TVNewser FishbowlDC AgencySpy TVSpy LostRemote PRNewser SocialTimes AllFacebook 10,000 Words GalleyCat UnBeige MediaJobsDaily

Posts Tagged ‘Susan Spencer’

Kerry Kennedy, David Zinczenko and Exclusive Dish From Monica Lewinsky’s New PR Guru

LunchAtMichaelsWe missed all the big doings on Monday when President Bill Clinton was at Michael’s for a private lunch in the Garden Room and stuck around to press the flesh in the dining room on his way out the door. Oh well, next time. Today, the usual suspects were, as usual, operating at full tilt around the room, where the decibel level made it hard to hear all the dish my fascinating lunch date was serving up.

I was joined by Dini von Mueffling, co-founder of HvM Communications, a boutique public relations firm that represents a myriad of clients, including hotter-than-hot The Organic Pharmacy and wine expert Antonio Galloni’s Vinous. Having launched the business with partner Laura Henson just five years ago, HvM toils in an impressively diverse number of disciplines, including beauty, wellness, fashion, art and design, business, real estate, nonprofits, and startups.

Diane Clehane and Dini von Mueffling

Diane Clehane and Dini von Mueffling

But to pigeon hole the former intrepid journalist (more on that later) turned entrepreneur is to greatly understate her impressive CV. She is also the co-founder of Love Heals, the Alison Gertz Foundation for AIDS Education, which she founded in 1992 when her dear friend died of the disease. Dini ran the foundation for three years and currently sits on the board of directors. Love Heals is the leading provider of HIV/AIDS education in New York City and, reports Dini, has helped educate over 650,000 young people in person and tens of thousands of others through its programs.

Read more

Mediabistro Course

Magazine Writing

Magazine WritingStarting September 4, learn how to get your work in top publications! You'll learn how to create captivating stories editors will want and readers will love, understand which magazines are right for your stories, craft compelling pitch letters, and more! You'll leave this class with two polished articles and corresponding pitch letters. Register now! 

David Zaslav, John Sykes, Susan Spencer and the Dish on What Bill Clinton Did Last Night

LunchAtMichaelsIt turns out the third time was the charm for my long-delayed lunch with Woman’s Day EIC Susan Spencer. Having been kept away from Michael’s first by the onset of the polar vortex and then, a few weeks later, by the snowstorm of the week, we finally managed to meet at 55th and Fifth today. Perfect timing, after all, because Susan was still buzzing about The 11th Annual Woman’s Day Red Dress Awards held last night at Jazz at Lincoln Center’s Frederick P. Rose Hall. The sold-out event, benefiting the American Heart Association, boasted a glittering gallery of A-list stars, including actress and singer Rita Wilson who acted as host; her Oscar-winning husband Tom Hanks (who, we’re told, was happy to relinquish the spotlight to his wife); actress Jennie Garth, who received the Campbell Soup Company’s Healthy Heart Award; and the Today show’s Hoda Kotbwho introduced singer Sara Bareilles and The Voice winner Judith Hill. None other than President Bill Clinton was on hand to accept an award on behalf of The Bill, Hillary & Chelsea Clinton Foundation for its work towards improving heart health by fighting childhood obesity. “I guess people hadn’t read their programs,” Susan told me, “But when I was introducing him and said, ‘Bill Clinton, the 42nd president of the United States,’ there was an audible gasp in the room. Something happened when he appeared on stage. He really drew people in and set the tone for a truly memorable evening.”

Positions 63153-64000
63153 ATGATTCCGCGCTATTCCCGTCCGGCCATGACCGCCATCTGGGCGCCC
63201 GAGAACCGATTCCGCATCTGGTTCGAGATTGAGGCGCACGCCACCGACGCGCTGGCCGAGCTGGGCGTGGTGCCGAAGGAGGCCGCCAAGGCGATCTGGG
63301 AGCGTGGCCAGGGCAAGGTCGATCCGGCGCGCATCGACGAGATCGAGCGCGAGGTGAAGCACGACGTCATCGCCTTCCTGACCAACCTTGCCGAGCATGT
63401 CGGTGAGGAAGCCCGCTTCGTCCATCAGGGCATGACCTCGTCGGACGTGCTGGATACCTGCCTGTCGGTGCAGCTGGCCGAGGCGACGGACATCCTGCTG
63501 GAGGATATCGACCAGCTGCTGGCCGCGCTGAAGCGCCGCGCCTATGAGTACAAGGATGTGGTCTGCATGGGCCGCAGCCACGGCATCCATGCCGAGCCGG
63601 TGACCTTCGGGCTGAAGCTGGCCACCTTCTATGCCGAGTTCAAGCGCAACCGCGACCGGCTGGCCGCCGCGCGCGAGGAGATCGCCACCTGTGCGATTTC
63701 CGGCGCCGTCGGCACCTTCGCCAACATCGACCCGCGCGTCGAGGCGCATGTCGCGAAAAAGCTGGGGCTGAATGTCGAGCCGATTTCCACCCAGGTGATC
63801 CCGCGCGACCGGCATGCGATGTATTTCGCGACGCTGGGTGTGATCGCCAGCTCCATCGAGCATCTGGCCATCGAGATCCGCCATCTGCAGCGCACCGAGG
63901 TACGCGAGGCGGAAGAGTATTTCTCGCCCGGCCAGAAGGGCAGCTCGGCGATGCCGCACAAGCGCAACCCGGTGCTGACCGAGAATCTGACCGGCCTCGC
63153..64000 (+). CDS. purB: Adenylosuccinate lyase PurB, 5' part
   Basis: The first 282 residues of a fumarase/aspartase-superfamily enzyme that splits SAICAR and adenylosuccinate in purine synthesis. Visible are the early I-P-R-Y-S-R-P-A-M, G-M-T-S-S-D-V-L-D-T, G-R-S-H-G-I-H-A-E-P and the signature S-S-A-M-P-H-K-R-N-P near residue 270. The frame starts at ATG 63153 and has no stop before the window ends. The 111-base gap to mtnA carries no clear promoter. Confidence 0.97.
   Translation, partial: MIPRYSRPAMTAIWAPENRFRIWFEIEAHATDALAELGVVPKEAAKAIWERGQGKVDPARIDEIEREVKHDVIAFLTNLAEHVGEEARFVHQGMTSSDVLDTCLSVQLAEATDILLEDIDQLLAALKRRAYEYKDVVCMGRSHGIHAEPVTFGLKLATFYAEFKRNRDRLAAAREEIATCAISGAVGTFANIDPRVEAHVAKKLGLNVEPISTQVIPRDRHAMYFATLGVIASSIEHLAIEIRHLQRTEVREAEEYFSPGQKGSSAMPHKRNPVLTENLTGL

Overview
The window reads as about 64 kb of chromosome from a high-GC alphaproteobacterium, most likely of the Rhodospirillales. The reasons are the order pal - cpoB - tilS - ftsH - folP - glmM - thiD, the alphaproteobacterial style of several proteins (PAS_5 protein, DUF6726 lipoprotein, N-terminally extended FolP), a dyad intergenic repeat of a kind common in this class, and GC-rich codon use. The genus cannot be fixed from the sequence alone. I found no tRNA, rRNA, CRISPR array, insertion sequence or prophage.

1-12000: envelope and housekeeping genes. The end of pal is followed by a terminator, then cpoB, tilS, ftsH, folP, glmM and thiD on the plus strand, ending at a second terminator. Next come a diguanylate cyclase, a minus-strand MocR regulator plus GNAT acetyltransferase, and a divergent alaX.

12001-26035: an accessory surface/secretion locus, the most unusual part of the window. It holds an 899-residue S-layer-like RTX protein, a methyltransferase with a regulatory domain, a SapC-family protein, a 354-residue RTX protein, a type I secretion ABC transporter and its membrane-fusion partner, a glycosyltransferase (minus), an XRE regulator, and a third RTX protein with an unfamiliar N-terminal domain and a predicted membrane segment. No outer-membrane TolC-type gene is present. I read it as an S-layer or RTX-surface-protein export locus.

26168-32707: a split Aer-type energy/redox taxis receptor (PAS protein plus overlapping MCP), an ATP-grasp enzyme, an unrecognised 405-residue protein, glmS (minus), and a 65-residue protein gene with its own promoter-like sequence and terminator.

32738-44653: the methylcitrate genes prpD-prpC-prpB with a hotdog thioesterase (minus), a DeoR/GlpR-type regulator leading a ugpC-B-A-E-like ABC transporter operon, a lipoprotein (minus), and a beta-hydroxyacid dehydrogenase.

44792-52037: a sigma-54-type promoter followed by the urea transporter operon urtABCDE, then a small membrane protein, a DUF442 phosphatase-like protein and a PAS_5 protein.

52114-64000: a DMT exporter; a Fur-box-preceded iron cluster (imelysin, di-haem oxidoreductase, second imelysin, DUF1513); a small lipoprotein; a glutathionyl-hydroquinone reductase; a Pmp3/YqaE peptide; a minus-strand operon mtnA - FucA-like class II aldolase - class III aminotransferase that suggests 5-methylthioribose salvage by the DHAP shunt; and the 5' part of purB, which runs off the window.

Susan Spencer and Diane Clehane

Susan Spencer and Diane Clehane

Susan told me that Clinton made some ”very personal” and “humble” remarks about his own experience as an overweight youngster. “Don’t clap!” he told the crowd, who was clearly charmed by his story. “This is a serious issue.” So serious, in fact, that virtually every star who attended the awards has a personal connection to the disease. Rita Wilson’s father suffered from heart disease and Jennie Garth discovered she had a leaky heart value when she was just 30 years old. The disease, which is the number one killer of women, also hits very close to home for many Woman’s Day readers. So much so, that last June Susan and her team launched the magazine’s Live Longer & Stronger Challenge, for which they selected six women from around the country who had or were at risk of heart disease and designed a nutritional and lifestyle program for them with nutrition columnist Joy Bauer. The group stayed connected to the magazine and Bauer through a private Facebook page, texts and emails. “We want to raise awareness that this doesn’t just happen to women in their 50s; it can happen in your 20s and 30s,” she said.

Read more